WordBowl Word-of-the-Day from Laura Owens, who writes words for empowered living at http://Laura-owens.com
The first word submitted by someone with whom I am not personally acquainted.
“All Men are created equal”
— Declaration of Independence, United States of America, 1776
“All animals are equal, but some are more equal than others”
— George Orwell, Animal Farm, England, 1945
“Equal Opportunity Employer”
— Civil Rights Act, United States of America, 1964
Language, vernacular, defining roles, shaping expectations: Women “succeed”. Men “win”.
Professional clichés: Old Boy Network. Men’s Club. Prick.
“Bitch” muttered with murderous breath, or flung with defiant pride — unlike “cunt”, which requires a dramatic lowering of the voice, the “t” a whisper — heard over and over, “My boss is a bitch.” “The bitch threw me under the bus.” “Could she possibly be more of a bitch?”
As professional women, body is not the only language to which we are highly attuned.
For us, our tribe, the in-between generation, coming of age after the first flowerings of female choices but before working women morphed into economic necessity, we assumed opportunity, our Equal Opportunity. Unlike our mothers who toiled in traditional jobs — teacher, secretary, bookkeeper, nurse — we embarked on careers.
We worked hard, or smart, or both. We assumed — because our girlfriends were all within the same payscale — we had salary parity with our corporate peers, promotion potential parity, partner track parity. Faulty baseline assumptions produce imperfect theorems.
We rose through the ranks, accepted incremental raises, pushed for bonuses, asked for assistants. We agreed to share — office, staff, credit — we worked longer hours than those who worked for us. We reveled in our very vital-ness to the success of our organizations, as our bosses tapped us to represent the company at a client-hosted weekend boondoggle, the emergency out-of-town meeting, or lead the overnight presentation crunch. These mandates from on high, surely nothing to do with our not having families, no clamoring children to attend to, we who were not yet mothers, with little to nurture other than our professional aspirations.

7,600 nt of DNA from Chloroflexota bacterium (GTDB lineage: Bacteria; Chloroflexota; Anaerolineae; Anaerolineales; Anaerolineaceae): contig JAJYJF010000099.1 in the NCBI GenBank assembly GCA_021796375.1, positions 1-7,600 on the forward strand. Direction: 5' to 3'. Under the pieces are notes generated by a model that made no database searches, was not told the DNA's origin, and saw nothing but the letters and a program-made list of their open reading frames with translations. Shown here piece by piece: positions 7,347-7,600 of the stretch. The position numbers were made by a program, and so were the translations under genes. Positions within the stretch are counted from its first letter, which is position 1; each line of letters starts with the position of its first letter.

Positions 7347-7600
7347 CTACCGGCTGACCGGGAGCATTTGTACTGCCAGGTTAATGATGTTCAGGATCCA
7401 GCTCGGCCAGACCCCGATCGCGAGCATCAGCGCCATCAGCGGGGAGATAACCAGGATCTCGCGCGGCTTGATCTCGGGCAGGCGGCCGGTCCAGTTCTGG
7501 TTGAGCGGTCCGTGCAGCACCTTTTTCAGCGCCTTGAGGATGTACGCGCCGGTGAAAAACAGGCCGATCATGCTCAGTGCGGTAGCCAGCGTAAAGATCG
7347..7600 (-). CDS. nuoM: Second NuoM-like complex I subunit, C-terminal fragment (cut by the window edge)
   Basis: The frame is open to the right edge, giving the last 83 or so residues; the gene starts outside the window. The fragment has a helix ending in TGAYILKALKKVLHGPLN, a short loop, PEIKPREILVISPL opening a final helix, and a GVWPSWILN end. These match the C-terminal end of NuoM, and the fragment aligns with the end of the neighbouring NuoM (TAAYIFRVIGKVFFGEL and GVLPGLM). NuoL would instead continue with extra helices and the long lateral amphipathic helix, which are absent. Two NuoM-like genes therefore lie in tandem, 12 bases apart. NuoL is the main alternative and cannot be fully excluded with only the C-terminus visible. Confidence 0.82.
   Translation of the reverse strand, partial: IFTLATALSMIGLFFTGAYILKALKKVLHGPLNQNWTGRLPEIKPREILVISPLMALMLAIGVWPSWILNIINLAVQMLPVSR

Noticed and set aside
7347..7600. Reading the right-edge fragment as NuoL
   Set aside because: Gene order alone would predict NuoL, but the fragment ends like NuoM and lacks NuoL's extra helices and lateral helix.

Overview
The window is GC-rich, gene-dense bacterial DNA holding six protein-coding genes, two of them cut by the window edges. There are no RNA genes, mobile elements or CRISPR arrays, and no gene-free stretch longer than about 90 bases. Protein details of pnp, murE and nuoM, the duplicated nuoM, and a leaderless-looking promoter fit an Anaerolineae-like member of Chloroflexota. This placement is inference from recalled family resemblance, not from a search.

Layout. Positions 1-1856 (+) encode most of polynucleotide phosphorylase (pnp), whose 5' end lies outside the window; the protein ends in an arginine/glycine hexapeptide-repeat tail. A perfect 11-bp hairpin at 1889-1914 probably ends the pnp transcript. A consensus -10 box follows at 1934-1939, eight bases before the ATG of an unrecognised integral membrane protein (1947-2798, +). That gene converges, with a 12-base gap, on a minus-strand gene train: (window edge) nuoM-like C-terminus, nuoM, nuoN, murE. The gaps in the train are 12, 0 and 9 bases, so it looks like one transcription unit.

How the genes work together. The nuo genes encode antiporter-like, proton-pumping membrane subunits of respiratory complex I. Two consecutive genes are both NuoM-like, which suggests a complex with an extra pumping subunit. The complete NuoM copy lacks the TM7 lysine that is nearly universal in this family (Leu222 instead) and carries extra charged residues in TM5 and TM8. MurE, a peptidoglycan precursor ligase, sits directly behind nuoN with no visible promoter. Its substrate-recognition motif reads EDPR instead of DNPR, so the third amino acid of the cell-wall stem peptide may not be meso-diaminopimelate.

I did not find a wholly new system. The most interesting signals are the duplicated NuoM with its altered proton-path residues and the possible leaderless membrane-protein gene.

We leapt to other companies, opportunities for career advancement. Downplayed our reproductive abilities — we dare not think of them as biological advantages —in interviews, as we crossed the threshold from late twenties to early thirties, and early thirties to late, we danced around the unasked biological clock questions, our ticking time bombs, we walking, working, Moltov cocktails.
Our male peers had babies, back at work the following day, shell-shocked or beaming, passing cigars.
We soldiered on through the corporate kerfuffles, mergers, reorgs, acquisitions by overseas conglomerates. We made lateral moves in the wake of the 2001 dotcom bust, the 2008 economic collapse. When we grasped our first rung of the corporate ladder, we assumed an upward climb, steady ascent. None of our childhood books depicted ladders laid horizontal.
We tell our young female staff that everything is possible, and they believe us, because they have spent their young lives medaled and certificated for participation.
We assure them of their assumptions, even as we bemoan their requests, twelve weeks into their first job, to discuss their opportunities for advancement. We are flattered by their view of us as the success to which they aspire.
We assure them, even as we begin to examine our own assumptions, experience breeding observations too uncomfortable to quash.
We, who are the embodiment of The American Dream.
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